• 4
    They don't mention that EV certificate uses a hardware key, and cannot be used on with cloud build infrastructure :(
    – MarcusUA
    Commented May 29, 2019 at 15:47
  • 2
    @MarcusUA Exactly - Not being able to sign in DevOps or similar non-local deployment pipeline is extremely annoying. I suspect it might be possible if the certificate is stored in Azure Key Vault, but you can't reuse your local certificate for that, it requires a separate certificate for this, effectively doubling the price of an already very expensive certificate.
    – Gertsen
    Commented Feb 20, 2020 at 13:02
  • 1
    @MarcusUA Do all EV certificates require a hardware key?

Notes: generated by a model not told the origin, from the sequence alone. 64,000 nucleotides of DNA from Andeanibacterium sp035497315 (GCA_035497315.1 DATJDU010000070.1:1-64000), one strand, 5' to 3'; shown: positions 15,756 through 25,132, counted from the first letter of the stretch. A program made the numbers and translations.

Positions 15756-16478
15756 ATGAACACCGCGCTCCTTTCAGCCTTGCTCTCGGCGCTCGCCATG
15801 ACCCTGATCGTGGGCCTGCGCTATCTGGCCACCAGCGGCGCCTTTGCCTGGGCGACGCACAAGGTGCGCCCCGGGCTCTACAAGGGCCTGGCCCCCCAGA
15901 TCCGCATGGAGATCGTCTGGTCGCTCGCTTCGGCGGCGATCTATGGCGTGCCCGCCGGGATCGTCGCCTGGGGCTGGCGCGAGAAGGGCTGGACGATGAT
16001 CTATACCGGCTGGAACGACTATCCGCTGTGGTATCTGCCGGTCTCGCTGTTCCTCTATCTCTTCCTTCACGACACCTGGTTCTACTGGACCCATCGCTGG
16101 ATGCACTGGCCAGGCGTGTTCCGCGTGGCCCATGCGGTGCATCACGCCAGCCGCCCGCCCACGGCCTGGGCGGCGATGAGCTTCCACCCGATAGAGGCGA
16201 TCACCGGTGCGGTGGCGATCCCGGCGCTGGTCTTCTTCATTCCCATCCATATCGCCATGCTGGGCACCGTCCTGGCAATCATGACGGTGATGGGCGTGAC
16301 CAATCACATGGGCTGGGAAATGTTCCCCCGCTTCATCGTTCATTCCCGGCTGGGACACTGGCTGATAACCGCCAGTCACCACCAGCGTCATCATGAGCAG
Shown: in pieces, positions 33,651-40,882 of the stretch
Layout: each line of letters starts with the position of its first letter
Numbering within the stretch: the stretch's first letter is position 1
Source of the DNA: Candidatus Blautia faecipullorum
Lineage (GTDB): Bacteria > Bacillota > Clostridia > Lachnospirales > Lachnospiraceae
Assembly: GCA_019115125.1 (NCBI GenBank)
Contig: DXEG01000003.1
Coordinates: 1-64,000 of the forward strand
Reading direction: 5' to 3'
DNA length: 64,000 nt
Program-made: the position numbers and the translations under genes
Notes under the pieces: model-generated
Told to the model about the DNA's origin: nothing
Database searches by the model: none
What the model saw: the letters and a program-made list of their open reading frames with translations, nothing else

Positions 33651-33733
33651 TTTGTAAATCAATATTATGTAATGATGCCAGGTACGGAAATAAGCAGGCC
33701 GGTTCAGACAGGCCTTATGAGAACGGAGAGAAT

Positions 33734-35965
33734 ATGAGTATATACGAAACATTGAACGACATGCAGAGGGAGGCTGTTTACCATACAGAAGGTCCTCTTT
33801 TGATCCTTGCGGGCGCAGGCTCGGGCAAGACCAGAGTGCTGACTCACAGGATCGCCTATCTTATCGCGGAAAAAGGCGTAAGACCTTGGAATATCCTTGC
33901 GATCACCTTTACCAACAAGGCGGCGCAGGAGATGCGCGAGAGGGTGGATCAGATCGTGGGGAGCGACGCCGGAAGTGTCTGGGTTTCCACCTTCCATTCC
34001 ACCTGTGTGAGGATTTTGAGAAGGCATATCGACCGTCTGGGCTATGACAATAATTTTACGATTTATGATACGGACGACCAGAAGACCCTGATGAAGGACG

– Basj
    Commented Sep 8, 2020 at 9:02
  • 1
    @Basj yes, that's the thing
    – MarcusUA
    Commented Sep 12, 2020 at 21:34
  • 1
    It seems there is another way to get certified without buying an expensive EV by (quite) "distributing your apps through the Windows Store". See: docs.microsoft.com/en-us/archive/blogs/ie/… I hope getting into the WinStore is not more expensive than the EV :)
    – IceCold
    Commented Sep 30, 2020 at 9:18

You must log in to answer this question.

Not the answer you're looking for? Browse other questions tagged .